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F o u n d O B J E C T S

by Keith Barber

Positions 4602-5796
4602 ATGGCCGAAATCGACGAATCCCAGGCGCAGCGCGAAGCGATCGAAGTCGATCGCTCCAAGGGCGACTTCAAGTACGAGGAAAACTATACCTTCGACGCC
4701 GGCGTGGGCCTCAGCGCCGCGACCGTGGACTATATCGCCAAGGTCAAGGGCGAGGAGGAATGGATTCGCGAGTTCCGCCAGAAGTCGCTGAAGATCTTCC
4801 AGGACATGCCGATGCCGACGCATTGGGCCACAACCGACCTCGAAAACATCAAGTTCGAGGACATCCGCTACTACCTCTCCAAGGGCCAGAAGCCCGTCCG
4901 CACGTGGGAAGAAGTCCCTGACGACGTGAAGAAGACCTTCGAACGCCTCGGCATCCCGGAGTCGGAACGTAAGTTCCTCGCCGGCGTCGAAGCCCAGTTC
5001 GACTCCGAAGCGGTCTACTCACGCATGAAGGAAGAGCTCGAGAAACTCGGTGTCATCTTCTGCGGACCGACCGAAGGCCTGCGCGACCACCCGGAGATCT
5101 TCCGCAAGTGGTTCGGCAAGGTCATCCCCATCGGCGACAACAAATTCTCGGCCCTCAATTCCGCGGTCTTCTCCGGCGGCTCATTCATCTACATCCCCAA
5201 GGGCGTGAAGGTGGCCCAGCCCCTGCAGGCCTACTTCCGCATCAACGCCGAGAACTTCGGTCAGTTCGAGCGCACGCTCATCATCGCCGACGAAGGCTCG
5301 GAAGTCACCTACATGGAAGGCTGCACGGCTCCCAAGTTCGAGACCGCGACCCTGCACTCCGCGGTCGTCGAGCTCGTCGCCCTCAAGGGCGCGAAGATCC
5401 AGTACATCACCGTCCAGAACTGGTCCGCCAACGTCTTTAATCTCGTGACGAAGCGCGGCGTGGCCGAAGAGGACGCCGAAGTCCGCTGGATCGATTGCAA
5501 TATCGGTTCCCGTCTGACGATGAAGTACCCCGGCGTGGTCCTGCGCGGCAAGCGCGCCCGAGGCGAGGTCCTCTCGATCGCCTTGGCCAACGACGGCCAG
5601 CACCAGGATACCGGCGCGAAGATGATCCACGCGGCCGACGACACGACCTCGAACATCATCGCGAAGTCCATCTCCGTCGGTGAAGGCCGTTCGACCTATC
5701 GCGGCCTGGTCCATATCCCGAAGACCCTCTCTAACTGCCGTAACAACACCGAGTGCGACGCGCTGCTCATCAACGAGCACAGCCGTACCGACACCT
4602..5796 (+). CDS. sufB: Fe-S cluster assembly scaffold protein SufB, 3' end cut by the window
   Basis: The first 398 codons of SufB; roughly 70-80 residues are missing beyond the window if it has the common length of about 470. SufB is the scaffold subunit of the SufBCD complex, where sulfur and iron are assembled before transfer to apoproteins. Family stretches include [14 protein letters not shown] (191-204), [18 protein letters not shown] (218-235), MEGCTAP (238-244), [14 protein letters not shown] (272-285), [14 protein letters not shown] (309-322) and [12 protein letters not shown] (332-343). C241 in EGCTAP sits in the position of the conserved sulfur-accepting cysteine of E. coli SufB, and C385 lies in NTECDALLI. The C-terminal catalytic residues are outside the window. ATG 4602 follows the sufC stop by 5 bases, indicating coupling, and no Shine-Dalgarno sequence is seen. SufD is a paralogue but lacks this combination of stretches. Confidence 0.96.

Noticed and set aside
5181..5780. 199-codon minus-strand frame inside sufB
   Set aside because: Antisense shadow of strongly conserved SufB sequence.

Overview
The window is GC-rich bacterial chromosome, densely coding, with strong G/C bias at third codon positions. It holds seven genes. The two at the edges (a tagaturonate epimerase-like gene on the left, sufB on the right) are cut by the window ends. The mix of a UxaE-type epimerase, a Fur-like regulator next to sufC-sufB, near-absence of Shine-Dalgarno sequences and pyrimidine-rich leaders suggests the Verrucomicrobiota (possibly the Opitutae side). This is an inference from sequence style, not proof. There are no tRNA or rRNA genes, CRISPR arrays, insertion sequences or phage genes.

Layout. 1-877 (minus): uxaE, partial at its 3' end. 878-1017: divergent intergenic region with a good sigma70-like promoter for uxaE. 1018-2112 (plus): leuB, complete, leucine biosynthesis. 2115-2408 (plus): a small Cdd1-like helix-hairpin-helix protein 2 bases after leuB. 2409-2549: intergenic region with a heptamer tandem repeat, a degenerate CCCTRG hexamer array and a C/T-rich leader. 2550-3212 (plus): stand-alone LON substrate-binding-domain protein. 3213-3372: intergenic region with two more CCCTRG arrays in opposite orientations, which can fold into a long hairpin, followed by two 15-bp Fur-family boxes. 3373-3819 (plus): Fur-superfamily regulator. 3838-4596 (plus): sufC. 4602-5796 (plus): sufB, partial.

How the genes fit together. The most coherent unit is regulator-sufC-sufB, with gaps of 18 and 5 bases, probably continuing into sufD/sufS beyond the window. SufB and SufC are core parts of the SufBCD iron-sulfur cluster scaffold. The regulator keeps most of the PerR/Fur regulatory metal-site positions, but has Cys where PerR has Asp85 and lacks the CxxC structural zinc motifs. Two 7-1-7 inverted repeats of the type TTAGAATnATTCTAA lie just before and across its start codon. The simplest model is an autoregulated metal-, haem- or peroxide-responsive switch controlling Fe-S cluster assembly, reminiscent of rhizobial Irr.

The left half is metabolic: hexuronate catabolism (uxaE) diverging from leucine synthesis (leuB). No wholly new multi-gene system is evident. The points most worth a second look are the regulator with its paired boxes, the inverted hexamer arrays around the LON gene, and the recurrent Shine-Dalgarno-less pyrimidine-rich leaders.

Glorious springtime has arrived in the Piedmont Triad and that can mean only one thing: The RiverRun International Film Festival is just around the corner. Held April 22-29 in Winston-Salem, the 11th annual festival will screen 37 feature films and 63 shorts from 26 countries this year. The festival kicks off with an Opening screening of director Marc Webb’s feature (500) Days of Summer, starring Zooey Deschanel, Joseph Gordon-Levitt and Minka Kelly. Guillermo Arriaga’s directorial debut, The Burning Plain, starring Charlize Theron and Kim Basinger will screen as the Centerpiece Premiere, and the festival’s Closing Night event will include a screening of the Harold Lloyd’s 1928 silent comedy Speedy accompanied by the Alloy Orchestra. RiverRun will also present its inaugural Emerging Master Award to filmmaker and Winston-Salem native Ramin Bahrani following a screening of his latest film, Goodbye Solo. During the event’s launch party on March 25, the festival’s executive director Andrew Rodgers said programmers received nearly 1,000 submissions for the 2009 festival. Rodgers emphasized the festival’s lineup of films with North Carolina roots. UNCG faculty members have three films represented in this year’s festival including Brett Ingram’s Rocaterrainia, Matt Barr’s With These Hands: The story of an American Furniture Factory and Christopher Holmes’ short film “Sapsucker.” In the festival’s Late Night category, director and Winston-Salem native Richard Clabaugh’s science fiction feature Eyeborgs will be screened as well. To whet your appetite for independent cinema, check out the documentary film Film Village Big Bucks, Big Pharma screening at the Babcock Theater on the campus of the UNC School of the Arts on Friday at 7 p.m. The film pulls back the curtain on the multi-billion dollar pharmaceutical industry to expose the insidious ways that illness is used, manipulated and, in some instances, created for capital gain. The screening will be followed by a special lecture by Dr. Tom Murray on the psychiatric industrial complex. The theater is located at 1533 S. Main St. in Winston-Salem and admission is free. On Wednesday, Wake Forest University Theatre will conclude its Season of Scandal with William Shakespeare’s King Lear. The production features Dennis Krausnick of the renowned Shakespeare & Company, as the iconic king as well as Michael Huie, a Wake alum, and Ray Collins, an adjunct instructor of theatre and dance at the school. The set designer is Rob Eastman-Mullins, assistant professor of theatre and dance, in the searing family tragedy about greed, revenge, cruelty and redemption. King Lear is one of Shakespeare’s most intense and unforgettable creations. Tickets are $5 for students, $12 for adults, and $10 for seniors. On April 14, Pulitzer Prize-winning journalist and bestselling author Anna Quindlen will give a lecture at War Memorial Auditorium as part of Guilford College’s Bryan Series. Quindlen’s best-selling novels include Rise and Shine, Object Lessons, One True Thing and Black and Blue. While a columnist for the New York Times, Quindlen became only the third woman in the paper’s history to write a regular column for its influential Op-Ed page when she began the nationally syndicated Public and Private. A collection of those columns, Thinking Out Loud, was a national bestseller. For further info, call 336.852.1100. On Friday, the United Arts Council of Greater Greensboro will hold an a reception for the Recycled Art Contest from 6 p.m. to 8 p.m. at EarthFare in the community room at 2965 Battleground Ave. First, second and third place winners of the contest will be announced at that time. And finally, UNCG’s Taylor Theatre presents an awardwinning production The Revenger’s Tragedy on April 12 at 5 p.m. The UNCG production has been selected as one of the best college theatre productions and will be honored during a ceremony at the Kennedy Center in Washington on April 15. For further info, call 336.334.4392.

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